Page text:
Federal Coverup of $2.4 Billion Bungle

Federal Coverup of $2.4 Billion Bungle
March 1, 2000



If Members of Congress want to know what to expect from approving the Clinton-Gore plan to increase federal oversight of public education, they need look no further than the federal government’s record on educating American Indians for the past 100 years.

Under the management of the Great White Father, schools for American Indians have the highest dropout rates, the lowest achievement scores, and the worst-maintained school buildings in the nation.

That's not all. When Native Americans brought a class-action suit against the federal government in 1996 for its mismanagement of billions of dollars in tribal trust funds, the federal agencies involved recently were discovered deliberately destroying evidence that they had bungled the payout of those funds. Not only did government officials destroy 162 boxes of records, but government lawyers lied about it, according to an angry judge involved in the case.



A History of Broken Promises

The present troubles date back to 1887, when Congress passed the Dawes Act, aimed at assimilating American Indians into mainstream society and opening up reservation land to non-Indian farmers. The Act distributed reservation land to individual tribal members in parcels of 40 to 160 acres, but the Indians lost some 90 million acres that was sold to non-Indians.

Under the Dawes Act, the federal government also assumed responsibility for managing the hundreds of thousands of individual trust accounts that received income from the government's leasing of tribally owned and individually owned Indian lands for grazing and oil exploration.

In exchange for the reservation land they acquired, the federal government signed treaties pledging to educate Indian children. This makes Indian education dependent on government officials in Washington, DC, rather than local or state officials. According to Chicago Tribune reporter V. Dion Hayes, Congress has shown little interest in providing adequate funding for reservation schools or in allocating the more than $1 billion needed for their repair.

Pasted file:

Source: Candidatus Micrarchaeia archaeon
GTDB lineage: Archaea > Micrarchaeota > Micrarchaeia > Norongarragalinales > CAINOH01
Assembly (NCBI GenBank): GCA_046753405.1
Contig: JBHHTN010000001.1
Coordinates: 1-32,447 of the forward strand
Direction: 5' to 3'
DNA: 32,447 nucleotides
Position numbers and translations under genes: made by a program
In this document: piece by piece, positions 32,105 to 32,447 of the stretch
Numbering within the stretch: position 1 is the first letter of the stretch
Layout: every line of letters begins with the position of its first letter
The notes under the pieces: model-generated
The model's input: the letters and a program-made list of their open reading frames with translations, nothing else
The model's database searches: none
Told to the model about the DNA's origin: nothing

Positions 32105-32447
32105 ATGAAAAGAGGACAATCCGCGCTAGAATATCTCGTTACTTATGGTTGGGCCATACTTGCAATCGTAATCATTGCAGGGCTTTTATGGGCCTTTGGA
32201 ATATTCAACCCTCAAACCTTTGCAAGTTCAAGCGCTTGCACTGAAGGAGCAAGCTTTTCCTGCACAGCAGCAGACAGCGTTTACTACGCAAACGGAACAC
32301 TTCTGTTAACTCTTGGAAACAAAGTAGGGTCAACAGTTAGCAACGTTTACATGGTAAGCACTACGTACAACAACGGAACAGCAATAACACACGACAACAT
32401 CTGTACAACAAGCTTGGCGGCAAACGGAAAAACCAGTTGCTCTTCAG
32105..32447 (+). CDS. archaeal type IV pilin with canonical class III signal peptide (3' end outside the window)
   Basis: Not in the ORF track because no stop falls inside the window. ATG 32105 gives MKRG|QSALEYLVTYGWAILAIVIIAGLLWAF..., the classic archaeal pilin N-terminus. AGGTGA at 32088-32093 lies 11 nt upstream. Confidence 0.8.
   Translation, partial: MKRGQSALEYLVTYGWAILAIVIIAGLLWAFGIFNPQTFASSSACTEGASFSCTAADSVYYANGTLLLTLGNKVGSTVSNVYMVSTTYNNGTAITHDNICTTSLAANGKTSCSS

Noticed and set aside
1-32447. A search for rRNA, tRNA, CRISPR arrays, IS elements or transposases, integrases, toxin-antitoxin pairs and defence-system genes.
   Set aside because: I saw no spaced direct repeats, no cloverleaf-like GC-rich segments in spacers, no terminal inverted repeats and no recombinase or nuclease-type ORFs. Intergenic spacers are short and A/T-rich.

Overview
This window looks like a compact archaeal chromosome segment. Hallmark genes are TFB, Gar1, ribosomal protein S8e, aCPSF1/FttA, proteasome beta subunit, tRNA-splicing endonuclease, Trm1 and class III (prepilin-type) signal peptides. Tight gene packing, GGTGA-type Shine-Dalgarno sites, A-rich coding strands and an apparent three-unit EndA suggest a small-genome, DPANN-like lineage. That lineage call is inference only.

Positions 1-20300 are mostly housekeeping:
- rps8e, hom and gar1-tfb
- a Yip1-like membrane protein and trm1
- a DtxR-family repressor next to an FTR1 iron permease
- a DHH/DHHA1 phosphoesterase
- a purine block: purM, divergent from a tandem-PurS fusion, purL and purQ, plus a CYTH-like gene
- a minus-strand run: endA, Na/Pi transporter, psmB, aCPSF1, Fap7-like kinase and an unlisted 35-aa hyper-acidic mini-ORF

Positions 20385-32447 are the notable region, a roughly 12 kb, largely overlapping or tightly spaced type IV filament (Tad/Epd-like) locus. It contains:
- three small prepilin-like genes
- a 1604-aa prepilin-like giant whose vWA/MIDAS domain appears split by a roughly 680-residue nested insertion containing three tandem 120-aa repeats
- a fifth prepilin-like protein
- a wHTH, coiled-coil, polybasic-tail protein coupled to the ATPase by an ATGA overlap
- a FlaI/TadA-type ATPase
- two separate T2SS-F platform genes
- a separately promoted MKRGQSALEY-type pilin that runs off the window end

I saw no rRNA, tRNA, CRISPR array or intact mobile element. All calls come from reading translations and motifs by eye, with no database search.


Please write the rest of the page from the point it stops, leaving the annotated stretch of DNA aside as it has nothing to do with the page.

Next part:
"Native American schools are not a priority" with Congress, Hayes was told by John Hermann, assistant professor of political science at Trinity University in San Antonio.

With crumbling school buildings, high dropout rates, and low test scores, many Indians are beginning to question whether the United States has reneged on yet another treaty obligation to them. An official with the Bureau of Indian Affairs noted to Hayes that "politicians would never subject their own children" to the kind of conditions they subject Indian children to every day.

The federal government's record of handling the tribal trust accounts hasn't been exemplary, either. Last year, the judge in the class-action case, U.S. District Court Judge Royce Lambert, fined the Clinton administration $625,000 and cited Interior Secretary Bruce Babbitt and then-Treasury Secretary Robert Rubin for contempt of court. An outside audit found the government couldn't account for $2.4 billion in fund transactions.

But when Lambert ordered the government to hand over the fund records to the Indian plaintiffs, he learned Interior Department officials had shredded 162 boxes of evidence in the case. The shredding was ordered on the very same day that Treasury and Justice Department officials appeared before Lambert to assure the court they were taking steps to preserve all relevant documents. An angry Lambert accused Treasury Department lawyers of lying to him about the trust fund records.